Rechristalization Separate the Dissolved Solids from Aqueous Solution

I have a liquid mixture in a bottle containing different synthetic substances dissolved from their salt forms (i.e. lidocaine hydrochloride, anhydrous caffeine). These compounds are dissolved in distilled water.
So the question is: How can I separate the dissolved solids from the aqueous solution? Can I do it by forming a hydrochloride precipitate by adding some hydrochloric acid? Or, say the sulfate salt by adding sulfuric acid, etc.?
Thanks in advance

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  • Apr 21st, 2017

Crystalization or LLE should work..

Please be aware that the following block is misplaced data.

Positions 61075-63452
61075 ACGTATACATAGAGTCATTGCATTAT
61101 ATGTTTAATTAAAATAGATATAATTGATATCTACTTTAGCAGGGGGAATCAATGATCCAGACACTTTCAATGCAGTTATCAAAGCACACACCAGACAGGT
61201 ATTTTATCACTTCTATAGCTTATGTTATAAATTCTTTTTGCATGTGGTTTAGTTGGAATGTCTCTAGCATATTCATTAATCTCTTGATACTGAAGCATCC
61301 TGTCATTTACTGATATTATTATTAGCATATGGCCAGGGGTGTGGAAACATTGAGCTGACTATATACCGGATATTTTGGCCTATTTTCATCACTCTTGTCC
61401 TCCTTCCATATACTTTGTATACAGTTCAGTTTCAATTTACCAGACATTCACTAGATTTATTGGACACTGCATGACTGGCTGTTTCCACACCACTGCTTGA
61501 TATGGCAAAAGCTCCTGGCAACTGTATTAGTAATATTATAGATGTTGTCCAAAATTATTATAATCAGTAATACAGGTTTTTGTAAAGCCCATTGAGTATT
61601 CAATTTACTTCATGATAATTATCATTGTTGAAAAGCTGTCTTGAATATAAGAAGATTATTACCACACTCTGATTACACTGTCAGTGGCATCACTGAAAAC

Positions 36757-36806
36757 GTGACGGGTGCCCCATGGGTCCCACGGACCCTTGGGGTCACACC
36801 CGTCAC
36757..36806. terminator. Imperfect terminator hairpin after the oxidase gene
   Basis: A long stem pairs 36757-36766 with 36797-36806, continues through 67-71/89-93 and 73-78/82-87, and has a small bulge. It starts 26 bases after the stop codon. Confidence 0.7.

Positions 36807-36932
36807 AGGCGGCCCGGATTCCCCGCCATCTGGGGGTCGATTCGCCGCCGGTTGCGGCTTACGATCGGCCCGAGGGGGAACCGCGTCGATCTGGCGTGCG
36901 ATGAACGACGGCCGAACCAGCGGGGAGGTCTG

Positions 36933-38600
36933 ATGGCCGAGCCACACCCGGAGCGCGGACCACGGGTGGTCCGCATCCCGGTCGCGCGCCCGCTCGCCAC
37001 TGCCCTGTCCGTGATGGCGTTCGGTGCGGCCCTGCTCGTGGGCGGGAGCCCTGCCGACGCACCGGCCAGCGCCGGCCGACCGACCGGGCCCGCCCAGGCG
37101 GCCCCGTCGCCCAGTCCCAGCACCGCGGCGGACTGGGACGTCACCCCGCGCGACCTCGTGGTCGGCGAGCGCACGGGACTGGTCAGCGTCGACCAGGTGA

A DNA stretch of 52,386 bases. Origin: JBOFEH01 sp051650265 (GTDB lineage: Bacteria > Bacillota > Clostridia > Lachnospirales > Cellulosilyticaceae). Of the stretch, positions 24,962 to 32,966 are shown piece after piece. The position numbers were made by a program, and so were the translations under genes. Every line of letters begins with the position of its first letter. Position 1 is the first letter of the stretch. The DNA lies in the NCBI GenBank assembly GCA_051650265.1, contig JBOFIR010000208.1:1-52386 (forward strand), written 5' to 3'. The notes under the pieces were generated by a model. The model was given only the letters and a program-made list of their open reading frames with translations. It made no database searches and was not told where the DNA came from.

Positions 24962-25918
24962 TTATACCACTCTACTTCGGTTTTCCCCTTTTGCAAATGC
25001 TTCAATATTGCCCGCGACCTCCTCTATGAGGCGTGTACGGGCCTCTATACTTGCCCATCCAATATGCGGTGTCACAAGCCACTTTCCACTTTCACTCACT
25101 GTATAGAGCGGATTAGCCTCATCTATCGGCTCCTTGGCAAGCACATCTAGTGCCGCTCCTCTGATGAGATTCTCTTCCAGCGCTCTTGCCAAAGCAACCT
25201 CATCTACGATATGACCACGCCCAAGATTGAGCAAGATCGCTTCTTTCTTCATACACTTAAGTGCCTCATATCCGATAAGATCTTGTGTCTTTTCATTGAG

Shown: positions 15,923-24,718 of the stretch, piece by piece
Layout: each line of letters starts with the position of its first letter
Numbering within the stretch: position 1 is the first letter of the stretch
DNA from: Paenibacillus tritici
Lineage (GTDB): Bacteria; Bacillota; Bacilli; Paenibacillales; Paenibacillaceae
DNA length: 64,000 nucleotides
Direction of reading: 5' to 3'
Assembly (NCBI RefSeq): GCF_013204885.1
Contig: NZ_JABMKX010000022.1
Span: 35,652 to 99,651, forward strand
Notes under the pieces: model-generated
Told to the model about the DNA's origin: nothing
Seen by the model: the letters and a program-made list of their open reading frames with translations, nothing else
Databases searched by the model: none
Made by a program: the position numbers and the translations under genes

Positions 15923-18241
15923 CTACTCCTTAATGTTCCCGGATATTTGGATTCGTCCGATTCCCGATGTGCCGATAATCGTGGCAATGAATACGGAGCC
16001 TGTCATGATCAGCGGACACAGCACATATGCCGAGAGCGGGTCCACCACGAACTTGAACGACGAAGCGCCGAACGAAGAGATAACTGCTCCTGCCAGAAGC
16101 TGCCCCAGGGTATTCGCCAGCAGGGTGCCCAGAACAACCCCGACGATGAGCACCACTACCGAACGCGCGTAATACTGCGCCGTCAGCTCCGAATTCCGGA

There is something called as common ion effect. I think that acid addition is something to do with shifting the equilibrium. Sometimes in LLE the pH change (addition of acid) helps in adjusting solubility coefficient.

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  • Apr 27th, 2017

By evaporation and distillation process. Through many evaporator series to find the Liqueur or product that you need

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  • Jun 29th, 2017

In case of solids the lighter solids can be separated by decanting it in water medium when both of the solids are ... Distillation can also be used to separate dissolved salts from their aqueous solutions.

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